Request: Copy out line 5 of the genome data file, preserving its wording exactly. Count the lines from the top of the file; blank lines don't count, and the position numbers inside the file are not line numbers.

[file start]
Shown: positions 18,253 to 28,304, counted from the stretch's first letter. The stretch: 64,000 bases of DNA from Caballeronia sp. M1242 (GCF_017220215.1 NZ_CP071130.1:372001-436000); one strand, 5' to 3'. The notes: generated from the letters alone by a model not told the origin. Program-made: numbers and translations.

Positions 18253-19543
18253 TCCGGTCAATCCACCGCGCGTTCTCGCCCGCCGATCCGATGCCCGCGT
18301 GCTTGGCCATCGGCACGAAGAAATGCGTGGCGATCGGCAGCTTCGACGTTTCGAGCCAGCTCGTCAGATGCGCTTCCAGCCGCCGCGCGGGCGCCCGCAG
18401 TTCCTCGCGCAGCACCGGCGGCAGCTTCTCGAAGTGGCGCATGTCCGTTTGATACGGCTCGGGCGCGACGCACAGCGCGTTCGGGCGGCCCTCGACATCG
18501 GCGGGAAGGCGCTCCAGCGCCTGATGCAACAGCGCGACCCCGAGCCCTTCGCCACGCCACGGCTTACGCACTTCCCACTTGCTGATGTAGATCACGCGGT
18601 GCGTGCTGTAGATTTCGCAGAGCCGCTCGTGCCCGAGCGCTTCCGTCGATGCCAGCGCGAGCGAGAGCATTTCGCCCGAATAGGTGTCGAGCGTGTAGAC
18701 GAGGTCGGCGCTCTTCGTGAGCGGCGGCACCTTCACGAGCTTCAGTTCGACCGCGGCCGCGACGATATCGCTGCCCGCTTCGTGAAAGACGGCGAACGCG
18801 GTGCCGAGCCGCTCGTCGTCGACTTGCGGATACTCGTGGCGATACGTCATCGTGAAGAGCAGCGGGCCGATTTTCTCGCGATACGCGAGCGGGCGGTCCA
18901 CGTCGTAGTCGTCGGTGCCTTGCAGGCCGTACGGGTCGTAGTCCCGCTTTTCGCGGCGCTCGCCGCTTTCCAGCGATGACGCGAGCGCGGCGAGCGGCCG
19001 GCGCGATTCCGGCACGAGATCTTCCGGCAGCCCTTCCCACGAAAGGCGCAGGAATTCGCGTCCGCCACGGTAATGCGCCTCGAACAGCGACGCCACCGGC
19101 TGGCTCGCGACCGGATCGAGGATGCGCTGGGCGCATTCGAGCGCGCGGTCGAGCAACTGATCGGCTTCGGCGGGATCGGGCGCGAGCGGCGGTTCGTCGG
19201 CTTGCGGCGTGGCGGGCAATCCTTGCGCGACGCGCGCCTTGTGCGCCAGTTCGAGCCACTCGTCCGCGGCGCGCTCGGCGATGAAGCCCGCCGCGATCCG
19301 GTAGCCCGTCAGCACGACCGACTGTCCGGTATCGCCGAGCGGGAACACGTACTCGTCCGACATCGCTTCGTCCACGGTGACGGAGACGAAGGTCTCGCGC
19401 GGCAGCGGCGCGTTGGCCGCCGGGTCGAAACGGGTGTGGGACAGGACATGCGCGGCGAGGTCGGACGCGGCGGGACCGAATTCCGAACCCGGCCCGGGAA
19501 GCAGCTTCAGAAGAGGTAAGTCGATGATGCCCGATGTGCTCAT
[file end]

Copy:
18401 TTCCTCGCGCAGCACCGGCGGCAGCTTCTCGAAGTGGCGCATGTCCGTTTGATACGGCTCGGGCGCGACGCACAGCGCGTTCGGGCGGCCCTCGACATCG